We really owe Petrowska Quilico a debt of gratitude for finding and championing Southam's forgotten works such as Stitches in Time, the set of miniatures that opens Soundspinning.
"Ann and I used to laugh about this. She'd say, 'Ah, you're always rooting around in these pieces that I don't want played because I don't think they're very good!' So, I'd take them out of the vault, so to speak. You know, she was very much involved in promoting women's issues, and this repetitive work that women do, like sewing or working in factories. Anyway, I fell in love with these Stitches in Time — three Sonocycles and eight Soundspinnings — and they are very short, like precursors to Rivers. It's the same kind of writing where you have the right hand and the left hand doing these patterns with hidden motifs that she liked. She would say, 'Every time you play it, I hear different things, which is what it's supposed to be.' They're from 1979 and I love them."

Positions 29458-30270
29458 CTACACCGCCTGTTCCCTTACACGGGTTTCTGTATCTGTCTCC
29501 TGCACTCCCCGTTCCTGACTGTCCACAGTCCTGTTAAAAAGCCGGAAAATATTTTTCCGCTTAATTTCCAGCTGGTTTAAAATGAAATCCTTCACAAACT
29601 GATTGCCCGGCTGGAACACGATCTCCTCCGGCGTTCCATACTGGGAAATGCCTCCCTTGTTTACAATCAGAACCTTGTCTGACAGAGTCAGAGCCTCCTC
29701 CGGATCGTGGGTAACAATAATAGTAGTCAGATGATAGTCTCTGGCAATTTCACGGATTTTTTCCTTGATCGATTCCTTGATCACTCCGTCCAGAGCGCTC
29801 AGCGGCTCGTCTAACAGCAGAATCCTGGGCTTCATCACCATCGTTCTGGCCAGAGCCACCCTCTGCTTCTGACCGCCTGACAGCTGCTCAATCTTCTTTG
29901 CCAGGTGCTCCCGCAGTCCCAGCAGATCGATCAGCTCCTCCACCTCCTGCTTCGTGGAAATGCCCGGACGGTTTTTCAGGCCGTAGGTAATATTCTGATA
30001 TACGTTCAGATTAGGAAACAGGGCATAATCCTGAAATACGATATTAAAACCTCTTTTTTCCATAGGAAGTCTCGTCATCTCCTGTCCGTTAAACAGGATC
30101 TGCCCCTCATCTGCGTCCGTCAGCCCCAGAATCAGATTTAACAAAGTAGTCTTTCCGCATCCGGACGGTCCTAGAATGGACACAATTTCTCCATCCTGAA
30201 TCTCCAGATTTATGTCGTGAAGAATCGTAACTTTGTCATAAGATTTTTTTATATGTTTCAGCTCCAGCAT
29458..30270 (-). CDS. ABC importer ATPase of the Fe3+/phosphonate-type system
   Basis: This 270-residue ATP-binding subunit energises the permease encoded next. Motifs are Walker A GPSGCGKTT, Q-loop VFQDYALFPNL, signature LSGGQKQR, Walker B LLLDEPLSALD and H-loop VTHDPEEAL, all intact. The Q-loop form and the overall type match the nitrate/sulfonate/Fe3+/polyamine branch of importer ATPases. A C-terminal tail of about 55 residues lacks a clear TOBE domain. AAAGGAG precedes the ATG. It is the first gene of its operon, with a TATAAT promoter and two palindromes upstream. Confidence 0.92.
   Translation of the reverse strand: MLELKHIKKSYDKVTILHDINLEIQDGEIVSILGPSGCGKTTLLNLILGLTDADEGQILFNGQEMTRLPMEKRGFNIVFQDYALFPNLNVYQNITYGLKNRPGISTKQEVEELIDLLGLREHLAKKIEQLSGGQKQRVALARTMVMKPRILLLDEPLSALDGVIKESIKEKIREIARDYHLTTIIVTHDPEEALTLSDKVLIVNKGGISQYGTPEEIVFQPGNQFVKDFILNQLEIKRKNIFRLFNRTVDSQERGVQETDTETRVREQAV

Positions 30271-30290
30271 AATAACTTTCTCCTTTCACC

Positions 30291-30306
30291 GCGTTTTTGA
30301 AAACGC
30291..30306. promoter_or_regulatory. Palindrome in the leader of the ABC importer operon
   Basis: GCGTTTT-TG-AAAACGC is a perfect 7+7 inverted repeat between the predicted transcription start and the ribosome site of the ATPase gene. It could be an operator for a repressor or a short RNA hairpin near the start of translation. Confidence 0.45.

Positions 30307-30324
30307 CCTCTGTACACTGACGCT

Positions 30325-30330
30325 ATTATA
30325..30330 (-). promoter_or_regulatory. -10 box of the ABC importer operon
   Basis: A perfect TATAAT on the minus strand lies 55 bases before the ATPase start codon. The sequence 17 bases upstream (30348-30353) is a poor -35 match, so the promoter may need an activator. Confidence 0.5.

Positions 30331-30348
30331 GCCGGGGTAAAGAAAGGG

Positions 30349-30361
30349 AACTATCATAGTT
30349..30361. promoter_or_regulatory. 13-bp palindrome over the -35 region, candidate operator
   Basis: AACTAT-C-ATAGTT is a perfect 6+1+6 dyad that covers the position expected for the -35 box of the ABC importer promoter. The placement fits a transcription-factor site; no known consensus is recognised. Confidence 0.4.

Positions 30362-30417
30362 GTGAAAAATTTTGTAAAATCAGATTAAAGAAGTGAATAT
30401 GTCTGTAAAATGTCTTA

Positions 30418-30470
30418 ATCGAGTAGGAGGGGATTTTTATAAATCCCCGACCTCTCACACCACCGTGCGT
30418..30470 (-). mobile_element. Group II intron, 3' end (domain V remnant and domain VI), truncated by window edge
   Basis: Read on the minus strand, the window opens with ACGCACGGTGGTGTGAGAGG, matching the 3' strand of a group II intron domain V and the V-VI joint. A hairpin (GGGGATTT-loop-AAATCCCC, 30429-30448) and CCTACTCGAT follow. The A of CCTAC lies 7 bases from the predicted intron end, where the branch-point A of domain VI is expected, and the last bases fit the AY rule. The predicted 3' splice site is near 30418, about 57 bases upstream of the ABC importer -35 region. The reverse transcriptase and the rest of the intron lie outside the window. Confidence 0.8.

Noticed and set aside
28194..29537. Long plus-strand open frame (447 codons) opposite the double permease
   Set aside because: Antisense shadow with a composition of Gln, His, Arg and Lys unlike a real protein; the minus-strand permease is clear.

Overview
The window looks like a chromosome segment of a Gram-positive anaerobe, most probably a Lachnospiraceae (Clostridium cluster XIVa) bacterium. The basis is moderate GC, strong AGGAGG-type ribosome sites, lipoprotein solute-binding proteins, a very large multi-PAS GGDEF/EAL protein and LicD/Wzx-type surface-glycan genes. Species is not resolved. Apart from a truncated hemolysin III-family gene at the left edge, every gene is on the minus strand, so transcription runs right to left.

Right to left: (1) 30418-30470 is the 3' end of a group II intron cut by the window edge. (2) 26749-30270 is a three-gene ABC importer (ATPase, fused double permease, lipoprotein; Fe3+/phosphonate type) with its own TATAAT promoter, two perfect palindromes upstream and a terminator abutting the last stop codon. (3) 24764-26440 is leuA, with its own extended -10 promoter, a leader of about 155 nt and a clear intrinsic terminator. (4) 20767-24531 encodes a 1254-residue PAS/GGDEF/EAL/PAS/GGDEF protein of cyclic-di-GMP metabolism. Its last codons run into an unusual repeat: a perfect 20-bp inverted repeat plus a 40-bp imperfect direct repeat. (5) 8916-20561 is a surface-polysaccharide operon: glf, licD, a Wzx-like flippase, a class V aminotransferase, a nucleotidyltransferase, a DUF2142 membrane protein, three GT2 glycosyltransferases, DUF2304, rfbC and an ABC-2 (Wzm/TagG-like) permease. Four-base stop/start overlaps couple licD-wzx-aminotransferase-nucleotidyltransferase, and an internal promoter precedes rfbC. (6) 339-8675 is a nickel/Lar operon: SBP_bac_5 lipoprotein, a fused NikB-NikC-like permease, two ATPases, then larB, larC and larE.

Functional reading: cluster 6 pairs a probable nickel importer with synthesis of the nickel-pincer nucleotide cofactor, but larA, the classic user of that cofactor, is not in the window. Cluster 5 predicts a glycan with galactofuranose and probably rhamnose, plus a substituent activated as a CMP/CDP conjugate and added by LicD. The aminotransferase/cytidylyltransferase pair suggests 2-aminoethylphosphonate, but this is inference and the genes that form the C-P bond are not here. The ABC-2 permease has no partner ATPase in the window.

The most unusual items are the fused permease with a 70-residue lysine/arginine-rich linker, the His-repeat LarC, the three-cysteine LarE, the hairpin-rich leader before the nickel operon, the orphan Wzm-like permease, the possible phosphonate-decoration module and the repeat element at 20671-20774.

Petrowska Quilico will deliver a lecture-recital on the music of Ann Southam at the 2018 International Piano Symposium in London, England.
To learn more about Soundspinning and Petrowska Quilico's catalogue of recordings of Southam's music, head over to Centrediscs' website.
If you're in the Toronto area, you can attend the Soundspinning launch at the Canadian Music Centre on Sept. 25 at 5:30 p.m. Details here.
The showcase for Canada's contemporary composers. Incredible works ranging from romantic to modern; adventurous to minimalist. Hear: Marjan Mozetich, Alexina Louie, Ann Southam, Jean Coulthard, R. Murray Schafer, Colin McPhee and more